Unilever NV, the world’s second-biggest consumer goods maker, and Syngenta AG are challenging the validity of European patents on breeding processes for tomatoes and broccoli at a hearing that attracted about 150 demonstrators.
The hearing, which started this morning at the European Patent Office, will establish the validity of patents on breeding vegetables. A unit of Basel, Switzerland-based Syngenta and Unilever, based in London and Rotterdam, challenged the patents as invalid because they cover a biological rather than technical process.
Farmers and representatives from Greenpeace were among those protesting against the patents outside the Munich, Germany, office today. Patents that cover vegetables should never have been granted and must be stopped, Greenpeace said in a statement today.
Failure to do so would lead to “rising prices for farmers and consumers” because fewer companies would control food production, Christoph Then, a patent consultant for Greenpeace, said in the statement.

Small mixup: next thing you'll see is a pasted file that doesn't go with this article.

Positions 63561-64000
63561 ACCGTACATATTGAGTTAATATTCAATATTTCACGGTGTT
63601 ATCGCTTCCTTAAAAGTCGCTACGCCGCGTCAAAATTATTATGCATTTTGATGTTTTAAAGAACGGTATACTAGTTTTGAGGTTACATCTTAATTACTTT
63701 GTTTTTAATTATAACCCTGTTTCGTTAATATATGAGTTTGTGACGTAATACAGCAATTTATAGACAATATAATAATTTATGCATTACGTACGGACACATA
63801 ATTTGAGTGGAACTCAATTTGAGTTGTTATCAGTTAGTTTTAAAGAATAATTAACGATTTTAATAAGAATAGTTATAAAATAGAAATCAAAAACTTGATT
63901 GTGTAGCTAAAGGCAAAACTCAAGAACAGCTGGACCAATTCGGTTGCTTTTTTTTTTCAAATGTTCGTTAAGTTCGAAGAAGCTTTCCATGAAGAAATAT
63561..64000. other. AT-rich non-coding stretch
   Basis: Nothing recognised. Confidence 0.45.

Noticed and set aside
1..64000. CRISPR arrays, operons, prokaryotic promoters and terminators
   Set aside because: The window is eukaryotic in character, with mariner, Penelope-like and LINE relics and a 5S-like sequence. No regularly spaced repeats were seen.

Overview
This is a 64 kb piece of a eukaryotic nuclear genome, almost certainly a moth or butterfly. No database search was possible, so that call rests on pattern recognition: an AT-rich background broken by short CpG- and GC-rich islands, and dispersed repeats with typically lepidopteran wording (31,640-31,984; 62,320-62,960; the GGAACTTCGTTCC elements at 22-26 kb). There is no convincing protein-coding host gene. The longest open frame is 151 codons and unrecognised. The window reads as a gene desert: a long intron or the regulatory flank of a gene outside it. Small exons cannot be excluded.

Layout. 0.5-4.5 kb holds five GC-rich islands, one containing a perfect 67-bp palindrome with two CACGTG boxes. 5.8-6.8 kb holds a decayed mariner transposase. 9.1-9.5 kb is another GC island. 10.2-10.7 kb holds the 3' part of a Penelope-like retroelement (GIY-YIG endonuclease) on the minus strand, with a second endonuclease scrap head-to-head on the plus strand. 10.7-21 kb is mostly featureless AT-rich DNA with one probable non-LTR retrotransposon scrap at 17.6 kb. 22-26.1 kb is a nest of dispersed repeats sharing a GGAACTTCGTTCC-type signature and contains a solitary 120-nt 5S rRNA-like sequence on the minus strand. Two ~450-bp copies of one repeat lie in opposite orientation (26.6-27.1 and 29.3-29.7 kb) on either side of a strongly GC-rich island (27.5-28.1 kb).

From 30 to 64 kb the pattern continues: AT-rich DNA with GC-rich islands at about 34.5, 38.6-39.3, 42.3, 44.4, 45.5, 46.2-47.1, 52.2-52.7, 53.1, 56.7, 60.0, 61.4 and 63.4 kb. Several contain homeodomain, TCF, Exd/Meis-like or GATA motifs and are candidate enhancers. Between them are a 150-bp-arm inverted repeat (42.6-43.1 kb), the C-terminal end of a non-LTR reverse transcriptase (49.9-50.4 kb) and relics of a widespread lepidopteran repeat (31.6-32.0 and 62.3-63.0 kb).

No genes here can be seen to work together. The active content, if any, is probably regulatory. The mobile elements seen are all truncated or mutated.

“The cases today will decide to what extent the patents can be maintained,” Rainer Osterwalder, a spokesman for the patent office said by telephone. “The patents will remain valid until there’s a final decision, which we expect by the end of this year.”
Plant Bioscience Patent
In 2003, Syngenta filed its challenge against the patent U.K.-based Plant Bioscience Ltd. got a year earlier on a breeding process for broccoli plants. Unilever in 2004 opposed a patent granted to the Israeli Ministry of Agriculture for a method for breeding tomatoes, according to the patent office.
While Syngenta backs patent protection for new breeding methods that respect the law, the company doesn’t support patents on methods that already exist.
“We originally filed an opposition to the ‘broccoli patent’ because we did not believe the requirements of patentability were met,” Syngenta said in an e-mailed statement. “Our opposition was in relation to this very specific patent application.”
Unilever spokesman Flip Doetsch said in an e-mail he had no comment at this stage.
A European patent is the easiest way for companies at the moment to get patent protection across several countries at once. The European Patent Office isn’t part of the European Union.
The European Commission, the executive agency for the 27-nation region, earlier this month presented plans to create patents to cover the whole EU. Similar plans for EU-wide patents have failed in the past over language issues.